The pursuit of populations collapses: long-term dynamics of semi-domestic reindeer in Sweden

In Scandinavia there is a growing concern that the reindeer husbandry is in a state of crisis, but results from our recent study indicates that the Swedish reindeer husbandry is in fact in better condition now compared to the past (1945-1965).

By Bård-Jørgen Bårdsen & Marius Warg Næss

In Scandinavia there is a growing concern that the reindeer husbandry is in a state of crisis, but results from our recent study indicates that the Swedish reindeer husbandry is in better condition now compared to the past (1945-1965). Continue reading “The pursuit of populations collapses: long-term dynamics of semi-domestic reindeer in Sweden”

New research paper about cooperation in groups of Saami reindeer herders

The Tangled Woof of Fact

People rely on one another in fundamental ways, but cooperation in groups can be fragile. Every day, we face tensions between acting in a socially responsible manner and following our own self-interest. These situations are called social dilemmas and they come in varying shades of subtlety, from littering and eBay to overpopulation and climate change. Overcoming these dilemmas can make all the difference, especially for marginalised groups such as pastoralists – people who make their living from herding animals.

Pastoralists use about a quarter of the world’s land for grazing their herds. Nowadays, all over the world, governments are privatising many of their pastures, and so herders must work together in increasingly fragmented places.

We wanted to learn how groups of Saami reindeer herders living in Norway’s Arctic Circle worked together. Our study, just published in the journal Human Ecology, found that cooperation pivoted around the ‘siida’: a…

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Reindeer Husbandry in a Globalizing North – resilience, adaptations and pathways for Actions (ReiGN)

It’s the time of the year when we eagerly await the results from the year’s (many) research proposals.

Continue reading “Reindeer Husbandry in a Globalizing North – resilience, adaptations and pathways for Actions (ReiGN)”

Workshop in Tromsø February 18

In connection with the project “The Erosion of Cooperative Networks and the Evolution of Social Hierarchies: A Comparative Approach” and NIKU‘s 20th anniversary,  a workshop will be arranged on Wednesday 18th of February in Tromsø, Norway.

Time: Wednesday February 18 12:30-16:00 Continue reading “Workshop in Tromsø February 18”

HIERARCHIES: New research project from the Research Council of Norway

Last week I got the news that I got a 4 year research grant funded by the Research Council of Norway.

Continue reading “HIERARCHIES: New research project from the Research Council of Norway”

What’s killing the reindeer?

Predatory species compete with humans for the use of resources such as livestock and an important tool for managing possible conflicts is damage compensation schemes distributing the costs between those who benefit from conservation and those who suffer the costs of damage.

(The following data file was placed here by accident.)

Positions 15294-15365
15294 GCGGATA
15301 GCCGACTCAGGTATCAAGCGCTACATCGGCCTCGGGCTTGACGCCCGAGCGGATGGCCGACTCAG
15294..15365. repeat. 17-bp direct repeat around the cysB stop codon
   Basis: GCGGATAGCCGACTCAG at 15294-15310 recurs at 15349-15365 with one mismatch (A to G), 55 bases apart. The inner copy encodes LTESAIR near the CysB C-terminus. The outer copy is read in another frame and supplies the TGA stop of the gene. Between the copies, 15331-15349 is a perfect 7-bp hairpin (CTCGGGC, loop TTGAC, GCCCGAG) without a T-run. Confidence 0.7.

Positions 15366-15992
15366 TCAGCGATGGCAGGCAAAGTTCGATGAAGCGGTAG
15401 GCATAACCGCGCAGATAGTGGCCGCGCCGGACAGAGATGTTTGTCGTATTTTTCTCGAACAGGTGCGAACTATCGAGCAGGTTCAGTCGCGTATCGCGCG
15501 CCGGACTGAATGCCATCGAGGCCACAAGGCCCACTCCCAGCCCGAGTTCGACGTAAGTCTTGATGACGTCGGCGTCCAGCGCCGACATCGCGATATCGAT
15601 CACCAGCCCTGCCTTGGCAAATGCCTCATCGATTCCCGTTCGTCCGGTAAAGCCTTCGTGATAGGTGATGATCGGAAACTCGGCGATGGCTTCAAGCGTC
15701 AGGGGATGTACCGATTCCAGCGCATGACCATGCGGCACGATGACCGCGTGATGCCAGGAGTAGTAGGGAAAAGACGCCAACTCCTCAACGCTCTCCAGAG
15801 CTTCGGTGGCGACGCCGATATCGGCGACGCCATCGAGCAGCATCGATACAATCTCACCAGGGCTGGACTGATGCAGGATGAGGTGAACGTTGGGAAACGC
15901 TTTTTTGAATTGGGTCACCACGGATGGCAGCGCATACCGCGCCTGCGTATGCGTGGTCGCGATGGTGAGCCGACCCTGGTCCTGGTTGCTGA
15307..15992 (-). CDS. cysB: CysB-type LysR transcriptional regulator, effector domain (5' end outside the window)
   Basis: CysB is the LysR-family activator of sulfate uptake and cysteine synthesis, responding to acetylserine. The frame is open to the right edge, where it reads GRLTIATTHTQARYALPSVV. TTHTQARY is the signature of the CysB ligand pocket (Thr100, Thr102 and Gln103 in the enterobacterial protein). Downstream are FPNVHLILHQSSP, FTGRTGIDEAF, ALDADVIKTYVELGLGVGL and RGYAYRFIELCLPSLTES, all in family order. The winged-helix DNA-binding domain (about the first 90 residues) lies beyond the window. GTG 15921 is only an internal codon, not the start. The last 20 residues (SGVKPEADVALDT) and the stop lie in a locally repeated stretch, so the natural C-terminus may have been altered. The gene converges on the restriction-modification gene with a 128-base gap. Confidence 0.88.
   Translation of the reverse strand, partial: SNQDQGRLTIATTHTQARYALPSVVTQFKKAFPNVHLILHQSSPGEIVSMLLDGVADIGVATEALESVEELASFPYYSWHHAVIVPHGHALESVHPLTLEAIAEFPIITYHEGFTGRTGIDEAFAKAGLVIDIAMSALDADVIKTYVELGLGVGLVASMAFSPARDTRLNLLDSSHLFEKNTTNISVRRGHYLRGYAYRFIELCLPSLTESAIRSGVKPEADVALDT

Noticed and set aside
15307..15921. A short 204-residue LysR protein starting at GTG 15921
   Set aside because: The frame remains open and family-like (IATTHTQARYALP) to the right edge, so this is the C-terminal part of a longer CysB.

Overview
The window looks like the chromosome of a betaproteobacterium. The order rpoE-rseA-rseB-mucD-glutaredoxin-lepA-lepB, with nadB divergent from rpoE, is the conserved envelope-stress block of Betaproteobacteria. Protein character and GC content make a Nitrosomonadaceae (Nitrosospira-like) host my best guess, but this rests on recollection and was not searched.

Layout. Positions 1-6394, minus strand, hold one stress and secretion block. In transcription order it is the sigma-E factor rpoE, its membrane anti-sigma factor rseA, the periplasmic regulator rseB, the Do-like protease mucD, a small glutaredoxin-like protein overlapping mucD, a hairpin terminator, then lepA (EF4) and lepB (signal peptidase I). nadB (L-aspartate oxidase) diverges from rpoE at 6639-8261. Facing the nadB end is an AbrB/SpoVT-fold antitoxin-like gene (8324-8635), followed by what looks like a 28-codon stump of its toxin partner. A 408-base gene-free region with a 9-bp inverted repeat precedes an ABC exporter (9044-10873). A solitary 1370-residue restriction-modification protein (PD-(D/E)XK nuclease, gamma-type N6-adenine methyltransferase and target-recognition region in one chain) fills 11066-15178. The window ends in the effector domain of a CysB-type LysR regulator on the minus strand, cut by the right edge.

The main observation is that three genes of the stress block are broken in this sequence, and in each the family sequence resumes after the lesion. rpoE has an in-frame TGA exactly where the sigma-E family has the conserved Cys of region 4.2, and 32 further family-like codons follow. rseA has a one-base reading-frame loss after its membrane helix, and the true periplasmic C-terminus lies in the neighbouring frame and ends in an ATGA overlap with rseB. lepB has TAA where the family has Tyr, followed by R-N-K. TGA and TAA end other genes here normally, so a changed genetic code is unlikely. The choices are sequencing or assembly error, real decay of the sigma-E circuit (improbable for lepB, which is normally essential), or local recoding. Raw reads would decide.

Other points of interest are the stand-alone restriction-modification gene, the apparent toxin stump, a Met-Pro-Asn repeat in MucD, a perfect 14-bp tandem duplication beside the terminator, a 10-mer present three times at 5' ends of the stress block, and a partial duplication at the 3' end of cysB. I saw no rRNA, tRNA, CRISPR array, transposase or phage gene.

Continue reading “What’s killing the reindeer?”

Risk-sensitive reproductive allocation: fitness consequences of body mass losses in two contrasting environments

Just got a paper published in Ecology and Evolution. It is basically about reindeer life history and risk sensitivity. Continue reading “Risk-sensitive reproductive allocation: fitness consequences of body mass losses in two contrasting environments”

Why Herd Size Matters – Mitigating the Effects of Livestock Crashes

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Just got a paper published in PLOS ONE. Basically, it provides the rationale for why it pays off for pastoralists to keep large herds of livestock. Continue reading “Why Herd Size Matters – Mitigating the Effects of Livestock Crashes”

Reindeer herders’ objectives may differ from official assumptions

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A number of explanations have been raised in the literature as to why pastoralists keep large herds of animals: From the “East African cattle complex”, where the prestigious aspect of having large herds was given weight, to nomadic pastoralists seeking reliable food intake and valuing long-term household survival.  Importantly, however, large herds have been argued and shown to buffer environmental risks, like in the reindeer husbandry where herders with comparable larger herds one year also had comparable larger herds the next. Continue reading “Reindeer herders’ objectives may differ from official assumptions”

My latest publication

A bit earlier this year I got a paper published in Evolution and Human Behavior. In general, the paper investigates how pastoral slaughter strategies are shaped in the reindeer husbandry in Norway.

From a governmental point of view, the reindeer husbandry is characterised by overstocking of reindeer (especially in the northern parts of the country). As a consequence, the Norwegian government has initiated a subsidy policy aiming to stimulate households to slaughter as many reindeer as possible so as to reduce the number of reindeer and thereby create a sustainable reindeer husbandry. Nevertheless, in spite of this subsidy policy, the number of reindeer has increased rather than decreased. This indicates that reindeer herders do not make slaughter related decisions from a purely economic point of view.

Continue reading “My latest publication”